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Archived: The Norwich Road Surgery Good

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Inspection Summary


Overall summary & rating

Good

Updated 8 April 2016

Letter from the Chief Inspector of General Practice

We carried out an announced comprehensive inspection at Norwich Road Surgery on 26 January 2016. Overall the practice is rated as good.

Our key findings across all the areas we inspected were as follows;

  • Staff understood and fulfilled their responsibilities to raise concerns, and to report incidents and near misses. Information about safety was recorded, monitored, and addressed.
  • Patients’ needs were assessed and care was planned and delivered following best practice guidance. Staff had received training appropriate to their roles and any further training needs had been identified and planned.
  • Patients said they were treated with compassion, dignity and respect and they were involved in their care and decisions about their treatment.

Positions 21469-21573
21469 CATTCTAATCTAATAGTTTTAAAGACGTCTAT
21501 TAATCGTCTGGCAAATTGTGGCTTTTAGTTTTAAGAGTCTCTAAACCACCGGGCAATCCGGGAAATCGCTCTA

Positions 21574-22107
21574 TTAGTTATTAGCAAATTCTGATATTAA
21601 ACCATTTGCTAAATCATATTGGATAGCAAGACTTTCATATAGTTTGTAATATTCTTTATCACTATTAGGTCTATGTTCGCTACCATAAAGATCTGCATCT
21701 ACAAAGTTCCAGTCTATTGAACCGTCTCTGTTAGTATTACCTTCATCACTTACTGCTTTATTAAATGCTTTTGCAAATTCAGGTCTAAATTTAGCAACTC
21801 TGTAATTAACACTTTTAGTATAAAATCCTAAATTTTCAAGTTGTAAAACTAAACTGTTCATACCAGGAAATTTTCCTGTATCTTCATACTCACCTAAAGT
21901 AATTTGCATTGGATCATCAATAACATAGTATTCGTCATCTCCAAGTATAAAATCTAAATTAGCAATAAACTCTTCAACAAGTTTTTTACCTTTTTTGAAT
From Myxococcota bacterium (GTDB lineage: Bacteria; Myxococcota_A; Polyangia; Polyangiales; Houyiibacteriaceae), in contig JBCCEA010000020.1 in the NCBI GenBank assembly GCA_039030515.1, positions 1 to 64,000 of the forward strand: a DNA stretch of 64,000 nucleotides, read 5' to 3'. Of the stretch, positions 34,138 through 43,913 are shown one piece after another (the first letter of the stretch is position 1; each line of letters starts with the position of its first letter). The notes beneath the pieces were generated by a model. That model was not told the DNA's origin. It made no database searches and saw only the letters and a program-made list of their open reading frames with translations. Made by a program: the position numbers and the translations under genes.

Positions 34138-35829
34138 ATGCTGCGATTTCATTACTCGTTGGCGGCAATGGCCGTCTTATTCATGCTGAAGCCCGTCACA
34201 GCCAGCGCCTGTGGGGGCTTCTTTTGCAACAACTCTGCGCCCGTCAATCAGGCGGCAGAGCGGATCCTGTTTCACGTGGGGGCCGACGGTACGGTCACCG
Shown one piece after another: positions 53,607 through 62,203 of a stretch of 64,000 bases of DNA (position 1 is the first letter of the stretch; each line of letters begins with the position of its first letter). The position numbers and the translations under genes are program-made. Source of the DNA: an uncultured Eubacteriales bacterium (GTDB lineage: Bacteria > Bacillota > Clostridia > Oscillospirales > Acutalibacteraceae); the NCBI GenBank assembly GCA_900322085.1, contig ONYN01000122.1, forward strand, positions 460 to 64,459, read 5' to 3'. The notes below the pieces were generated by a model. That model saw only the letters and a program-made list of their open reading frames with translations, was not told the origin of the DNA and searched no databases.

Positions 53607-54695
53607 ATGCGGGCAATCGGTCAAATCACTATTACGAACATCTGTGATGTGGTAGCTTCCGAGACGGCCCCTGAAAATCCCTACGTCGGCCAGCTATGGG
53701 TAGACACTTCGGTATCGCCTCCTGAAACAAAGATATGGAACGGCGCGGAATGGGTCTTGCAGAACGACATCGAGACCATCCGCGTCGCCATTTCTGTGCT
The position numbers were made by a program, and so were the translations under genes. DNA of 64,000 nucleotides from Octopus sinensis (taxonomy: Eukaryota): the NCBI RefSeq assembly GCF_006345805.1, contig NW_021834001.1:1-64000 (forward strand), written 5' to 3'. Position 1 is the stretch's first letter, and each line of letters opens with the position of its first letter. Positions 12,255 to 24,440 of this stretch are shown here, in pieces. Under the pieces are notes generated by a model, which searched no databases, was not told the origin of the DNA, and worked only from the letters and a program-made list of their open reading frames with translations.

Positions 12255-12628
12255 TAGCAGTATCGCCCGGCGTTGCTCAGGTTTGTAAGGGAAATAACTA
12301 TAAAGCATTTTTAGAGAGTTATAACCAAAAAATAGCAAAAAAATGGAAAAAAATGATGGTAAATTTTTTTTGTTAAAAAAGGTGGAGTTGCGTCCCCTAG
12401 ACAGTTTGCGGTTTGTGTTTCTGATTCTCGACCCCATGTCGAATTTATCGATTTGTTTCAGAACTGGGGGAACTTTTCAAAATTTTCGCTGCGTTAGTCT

• Improvements were needed for auditing of infection prevention and control measures and for cold chain management of medicines.
  • The practice had good facilities and was well equipped to treat patients and meet their needs.
  • There was a clear leadership structure and staff felt supported by management. The practice proactively sought feedback from staff and patients, which it acted on.

We saw one area of outstanding practice:

  • The practice had recognised the need to be supportive in providing care to ethnic minority patients with 11% of its population not having English as their first language. For example by proactively inviting non-English speakers to join the patient participation group and by requesting patients that they submit information to the practice about their (children’s) immunisations so that medical records could be updated and additional vaccinations could be provided if required.

The areas where the provider must make improvement are:

  • Infection control audits must be undertaken and any required improvements implemented.
  • Cold chain management of medicines must be implemented and monitored effectively.

The areas where the provider should make improvement are:

  • Implement a robust risk assessment system, including premises related risks.
  • Ensure staff are supported with timely appraisals.
  • Ensure all consumable equipment is in date and fit for use.
  • Ensure mandatory staff training is up to date for all members of staff.

Professor Steve Field (CBE FRCP FFPH FRCGP) 

Chief Inspector of General Practice

Inspection areas

Safe

Good

Updated 12 July 2016

Effective

Good

Updated 8 April 2016

The practice is rated as good for providing effective services.